General Agreement Significance


The General Agreement on Tariffs and Trade (GATT) on the protection of human, animal or plant health was so vague that many countries used „health requirements” as trade barriers. These concerns were taken into account in the rules on multilateral trade relations of the 1994 Uruguay Round, which brought food and agricultural products into the set of international trade rules. It led to the adoption of the SPS Enforcement Agreement (Laws, Regulations and Procedures) and an updated Agreement on Technical Barriers to Trade (OTC), which ensured fair and effective international trade on the basis of equity and access to global food markets. These agreements should define the conditions for transparency, equivalence, regionalization, harmonisation and national sovereignty when countries establish regulatory measures to ensure food security, consumer protection and plant and animal health. Unjustified health measures as impediments to trade have been discouraged unless such measures have scientific evidence and risk assessment principles. Through the World Trade Organization (WTO), there is a scientifically sound approach to negotiating and resolving conflicts to prevent food security from being an intractable barrier to trade. In 1986, the URUGUAY Round GATT negotiations began, in charge of revising and updating the provisions of the original agreement, in view of the increase in international trade and the globalization of the world economy. The Uruguay Round of multilateral trade negotiations of the General Agreement on Tariffs and Trade (GATT) ended in 1994, after 7.5 years of negotiations, with the signing of the final deed on 15 April 1994 in Marrakech, Morocco. This issue, known as the „GATT of 1994,” led to the creation of the World Trade Organization (WTO) on 1 January 1995. Among the agreements included in the WTO Treaty is the Agreement on the Application of Health and Plant Health Measures (SPS Agreement), which sets out the basic rules for the protection of human, animal and plant health during international trade (WTO, 1995). Imports from third countries were subject to variable import duties prior to the introduction of the GATT/WTO (WTO) agreement on 1 July 1995. These taxes are now converted into a fixed tariff, payable in euros per tonne or as a percentage of the entry price.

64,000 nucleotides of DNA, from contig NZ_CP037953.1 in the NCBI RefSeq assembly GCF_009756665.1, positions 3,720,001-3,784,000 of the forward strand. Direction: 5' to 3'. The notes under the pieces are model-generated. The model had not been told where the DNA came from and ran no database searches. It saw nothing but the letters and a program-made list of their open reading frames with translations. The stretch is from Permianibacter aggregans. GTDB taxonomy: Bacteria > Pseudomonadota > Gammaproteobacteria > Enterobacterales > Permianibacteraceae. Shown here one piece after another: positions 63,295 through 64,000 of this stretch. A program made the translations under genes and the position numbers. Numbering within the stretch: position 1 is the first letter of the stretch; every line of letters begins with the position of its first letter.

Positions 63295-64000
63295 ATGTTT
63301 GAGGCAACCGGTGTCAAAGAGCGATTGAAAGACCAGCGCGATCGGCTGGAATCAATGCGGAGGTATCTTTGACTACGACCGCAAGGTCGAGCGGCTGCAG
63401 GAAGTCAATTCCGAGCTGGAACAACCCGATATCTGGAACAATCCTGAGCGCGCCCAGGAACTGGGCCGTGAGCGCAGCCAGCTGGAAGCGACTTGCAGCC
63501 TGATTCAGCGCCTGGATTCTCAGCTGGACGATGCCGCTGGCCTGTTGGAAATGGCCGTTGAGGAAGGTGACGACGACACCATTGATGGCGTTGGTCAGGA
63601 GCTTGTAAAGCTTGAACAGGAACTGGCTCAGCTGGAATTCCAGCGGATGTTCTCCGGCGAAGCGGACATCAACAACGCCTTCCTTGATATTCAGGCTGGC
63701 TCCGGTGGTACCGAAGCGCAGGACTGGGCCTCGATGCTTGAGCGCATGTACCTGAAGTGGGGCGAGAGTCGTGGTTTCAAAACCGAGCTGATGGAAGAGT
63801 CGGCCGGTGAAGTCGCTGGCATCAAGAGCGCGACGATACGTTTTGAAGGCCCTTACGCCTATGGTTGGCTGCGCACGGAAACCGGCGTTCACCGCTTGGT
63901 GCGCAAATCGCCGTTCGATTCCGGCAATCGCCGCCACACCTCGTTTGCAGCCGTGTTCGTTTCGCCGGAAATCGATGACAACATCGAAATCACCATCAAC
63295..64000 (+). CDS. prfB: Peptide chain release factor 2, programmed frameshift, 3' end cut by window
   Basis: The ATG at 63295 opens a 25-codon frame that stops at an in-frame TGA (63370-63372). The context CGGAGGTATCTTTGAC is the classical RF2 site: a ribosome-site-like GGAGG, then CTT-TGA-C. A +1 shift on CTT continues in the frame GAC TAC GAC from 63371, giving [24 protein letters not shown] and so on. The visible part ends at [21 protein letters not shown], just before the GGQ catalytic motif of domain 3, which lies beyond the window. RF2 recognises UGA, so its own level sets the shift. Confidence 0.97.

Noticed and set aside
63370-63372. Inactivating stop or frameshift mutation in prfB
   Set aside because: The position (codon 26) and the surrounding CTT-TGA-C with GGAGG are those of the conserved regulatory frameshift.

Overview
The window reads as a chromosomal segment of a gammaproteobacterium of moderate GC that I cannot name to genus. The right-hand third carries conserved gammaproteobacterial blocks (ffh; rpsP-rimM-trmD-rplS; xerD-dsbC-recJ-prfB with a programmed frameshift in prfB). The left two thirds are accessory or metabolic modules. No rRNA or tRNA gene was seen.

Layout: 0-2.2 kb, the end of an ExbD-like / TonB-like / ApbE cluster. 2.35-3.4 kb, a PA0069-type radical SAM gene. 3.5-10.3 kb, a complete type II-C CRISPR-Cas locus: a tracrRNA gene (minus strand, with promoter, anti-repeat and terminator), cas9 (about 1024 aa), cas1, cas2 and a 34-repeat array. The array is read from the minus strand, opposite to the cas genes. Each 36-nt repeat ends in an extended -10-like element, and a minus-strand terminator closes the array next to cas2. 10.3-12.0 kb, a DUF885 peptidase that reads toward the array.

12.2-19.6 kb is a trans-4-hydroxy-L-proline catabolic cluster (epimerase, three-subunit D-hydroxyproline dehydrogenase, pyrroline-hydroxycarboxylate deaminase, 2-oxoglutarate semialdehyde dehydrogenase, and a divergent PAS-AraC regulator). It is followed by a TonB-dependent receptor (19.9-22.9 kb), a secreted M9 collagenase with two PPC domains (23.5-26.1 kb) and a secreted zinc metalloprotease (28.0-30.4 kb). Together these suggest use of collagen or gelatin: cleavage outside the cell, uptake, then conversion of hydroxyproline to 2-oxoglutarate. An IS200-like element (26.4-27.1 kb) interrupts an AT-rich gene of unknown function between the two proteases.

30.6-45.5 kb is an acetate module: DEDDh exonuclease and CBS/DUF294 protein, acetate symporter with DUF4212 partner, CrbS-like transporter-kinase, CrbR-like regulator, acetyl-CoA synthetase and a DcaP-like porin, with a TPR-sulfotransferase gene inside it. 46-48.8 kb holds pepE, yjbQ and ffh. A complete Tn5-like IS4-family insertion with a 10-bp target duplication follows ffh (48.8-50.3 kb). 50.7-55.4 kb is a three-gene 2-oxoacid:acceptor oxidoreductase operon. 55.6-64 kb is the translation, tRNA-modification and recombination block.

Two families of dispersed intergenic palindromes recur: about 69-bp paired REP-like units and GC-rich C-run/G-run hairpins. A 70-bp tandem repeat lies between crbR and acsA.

Under the agreement, rates were reduced by an average of 36% compared to the 1986-1988 reference period. In addition, the GATT/WTO agreement provides minimum quotas for access to tariffs at reduced rates of 5% of consumption over the reference period. In addition, the European Union is obliged to grant access to butter originating in New Zealand at a very low rate. This amount is the average amount of Annual exports from New Zealand to the United Kingdom under bilateral agreements during the GTT and WTO base period.